I had my journal next to me and I wrote:

*filled with Grace


Love like you are*
Pray like you are*
Be humble as if you are*…

I understand all too well the difference between “Mary” the Mother of God, – of course she was filled with Grace – and myself; a forty something house mom of 3 from Georgia who gets overwhelmed by the simplest task. So why was I considering the thought that we could live, love, or even pray as though we are filled with Grace? In fact, the next words, “the Lord is with thee” sheds the light on that truth, reminding us that Mary, being human, is “full of grace” (because) “the Lord is with” her. She was chosen by God to carry His Son. Ok then, I am nowhere near being “full of grace”. So, where am I? ½ way full? 1/3? 1/8?

I’m obviously not talking of the Grace that we say before we eat our meals, or a little extra time to pay off my Visa, no I’m talking of that supernatural sanctifying grace which the Catechism of the Catholic Church describes as:

The free gift of God establishing the soul in the way of justification and
holiness. Its intimate nature is beyond mere human analysis, but judging by its
effects, we are justified in regarding it as a physical adornment of the soul,
permanent in its essence, incompatible with grievous sin, recreating the soul as
a new nature competent to act supernaturally and meritoriously. It is habitual
grace regarded under one aspect - the real interior sanctification which
enriches the soul and makes it permanently holy in the sight of God.

Then it dawned on me, Grace is bestowed on each and every one of us; it is a gift right? Here is where I openly admit to a very basic non-scholarly, theological understanding. Particularly when I am discussing something that is “beyond mere human analysis”. But, I imagine perhaps to fully receive and participate in that grace, we have to acknowledge its presence.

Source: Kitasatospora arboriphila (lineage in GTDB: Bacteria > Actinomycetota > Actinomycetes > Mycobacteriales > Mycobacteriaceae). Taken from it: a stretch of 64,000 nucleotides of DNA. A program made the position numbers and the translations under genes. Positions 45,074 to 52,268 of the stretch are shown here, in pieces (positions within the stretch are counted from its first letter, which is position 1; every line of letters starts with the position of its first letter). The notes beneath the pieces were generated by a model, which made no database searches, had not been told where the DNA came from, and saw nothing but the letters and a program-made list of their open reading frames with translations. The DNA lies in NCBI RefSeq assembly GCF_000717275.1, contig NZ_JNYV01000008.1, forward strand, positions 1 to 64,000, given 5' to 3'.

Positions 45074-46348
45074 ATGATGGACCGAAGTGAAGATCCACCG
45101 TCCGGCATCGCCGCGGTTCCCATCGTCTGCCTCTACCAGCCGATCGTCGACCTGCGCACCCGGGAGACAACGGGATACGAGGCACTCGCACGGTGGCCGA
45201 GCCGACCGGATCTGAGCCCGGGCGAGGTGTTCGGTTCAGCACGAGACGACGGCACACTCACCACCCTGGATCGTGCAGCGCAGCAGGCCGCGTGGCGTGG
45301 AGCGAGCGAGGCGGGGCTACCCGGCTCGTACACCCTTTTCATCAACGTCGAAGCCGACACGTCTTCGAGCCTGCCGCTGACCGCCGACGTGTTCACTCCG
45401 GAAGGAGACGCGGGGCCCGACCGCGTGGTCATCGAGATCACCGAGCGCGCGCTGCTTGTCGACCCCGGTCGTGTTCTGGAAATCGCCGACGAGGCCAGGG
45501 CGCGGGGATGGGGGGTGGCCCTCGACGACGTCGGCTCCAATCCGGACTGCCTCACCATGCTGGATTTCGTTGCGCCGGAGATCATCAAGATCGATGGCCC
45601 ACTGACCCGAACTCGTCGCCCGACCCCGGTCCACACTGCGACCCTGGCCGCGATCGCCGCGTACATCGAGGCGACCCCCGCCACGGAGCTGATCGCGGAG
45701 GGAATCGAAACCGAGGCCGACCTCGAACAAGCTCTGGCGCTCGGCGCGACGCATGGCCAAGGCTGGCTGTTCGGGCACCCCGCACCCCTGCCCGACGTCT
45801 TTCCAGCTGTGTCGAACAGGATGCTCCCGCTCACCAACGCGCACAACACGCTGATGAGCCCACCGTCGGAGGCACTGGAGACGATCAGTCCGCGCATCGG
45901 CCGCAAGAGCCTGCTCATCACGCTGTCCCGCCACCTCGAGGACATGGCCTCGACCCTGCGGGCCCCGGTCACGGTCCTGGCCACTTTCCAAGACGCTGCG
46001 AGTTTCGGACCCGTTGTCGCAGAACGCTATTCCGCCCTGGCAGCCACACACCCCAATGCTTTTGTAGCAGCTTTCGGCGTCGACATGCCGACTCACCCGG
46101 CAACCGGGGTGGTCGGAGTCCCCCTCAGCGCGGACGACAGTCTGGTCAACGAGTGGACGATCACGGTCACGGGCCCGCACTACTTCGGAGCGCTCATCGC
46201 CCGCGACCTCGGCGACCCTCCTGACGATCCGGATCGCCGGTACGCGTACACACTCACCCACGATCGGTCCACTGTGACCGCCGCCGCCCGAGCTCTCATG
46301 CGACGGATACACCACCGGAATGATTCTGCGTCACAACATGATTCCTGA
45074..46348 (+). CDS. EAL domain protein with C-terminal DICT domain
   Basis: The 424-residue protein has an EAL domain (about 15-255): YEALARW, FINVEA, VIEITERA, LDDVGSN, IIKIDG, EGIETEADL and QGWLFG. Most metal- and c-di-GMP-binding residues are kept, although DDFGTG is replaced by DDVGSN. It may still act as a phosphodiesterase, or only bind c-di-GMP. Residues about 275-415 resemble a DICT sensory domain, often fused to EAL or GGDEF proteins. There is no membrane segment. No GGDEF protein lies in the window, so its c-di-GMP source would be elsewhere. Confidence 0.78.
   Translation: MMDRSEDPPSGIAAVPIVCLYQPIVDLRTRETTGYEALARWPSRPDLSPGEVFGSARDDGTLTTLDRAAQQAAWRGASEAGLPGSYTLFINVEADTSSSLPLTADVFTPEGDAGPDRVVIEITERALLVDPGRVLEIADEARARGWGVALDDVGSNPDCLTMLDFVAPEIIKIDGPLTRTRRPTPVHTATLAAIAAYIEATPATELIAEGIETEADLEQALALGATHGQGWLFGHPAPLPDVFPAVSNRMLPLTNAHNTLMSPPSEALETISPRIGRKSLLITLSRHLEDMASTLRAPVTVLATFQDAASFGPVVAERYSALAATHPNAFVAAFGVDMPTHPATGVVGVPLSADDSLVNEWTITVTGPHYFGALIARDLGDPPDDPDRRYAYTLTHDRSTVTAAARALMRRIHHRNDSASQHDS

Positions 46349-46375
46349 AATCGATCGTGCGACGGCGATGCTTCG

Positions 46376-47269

There are so many opportunities we have to experience that grace, the Sacraments for example. But, if we settle on a fraction of the “fullness” of grace that Mary was, then we might never see “full”. So, here is what I am thinking, I am nowhere near being “Immaculate” as Mary was, but can’t I continue to “fill up” when I fall? If the Sacraments are an outward sign of the God’s grace, and sanctifying grace is an interior sanctification that is making the soul holy in the sight of God, then I must also need to acknowledge that grace to some extent. I know it doesn’t stop – but do we? The precious blood of Christ continues to fall upon us – yet, if we do not take the time to go to mass, or receive the sacraments, or even spend time in prayer and acknowledge that indeed we need His grace to flow on us – will it? No doubt, it’s there, but don't we need to live in it?

As an example, if I am a vessel of some kind, empty, then I go to the source to add “life” to it – in this case Grace. If I choose to receive a bit and feel better knowing that I have received Grace – is that enough to “live” in that grace? How can I share that grace with others if there is “just enough”. I have caught myself thinking, “I really don’t want to continue asking for grace – “but, in truth there is an infinite amount to go around. So, today I have a thought that if I continue acknowledging, really “knowing”, that grace – then it will continue “filling up” in an ongoing basis – spilling over – flowing freely to others.

Lord, may I find the humility to acknowledge your Grace; that I might know and live in Your grace, and share it continually through love with others. Amen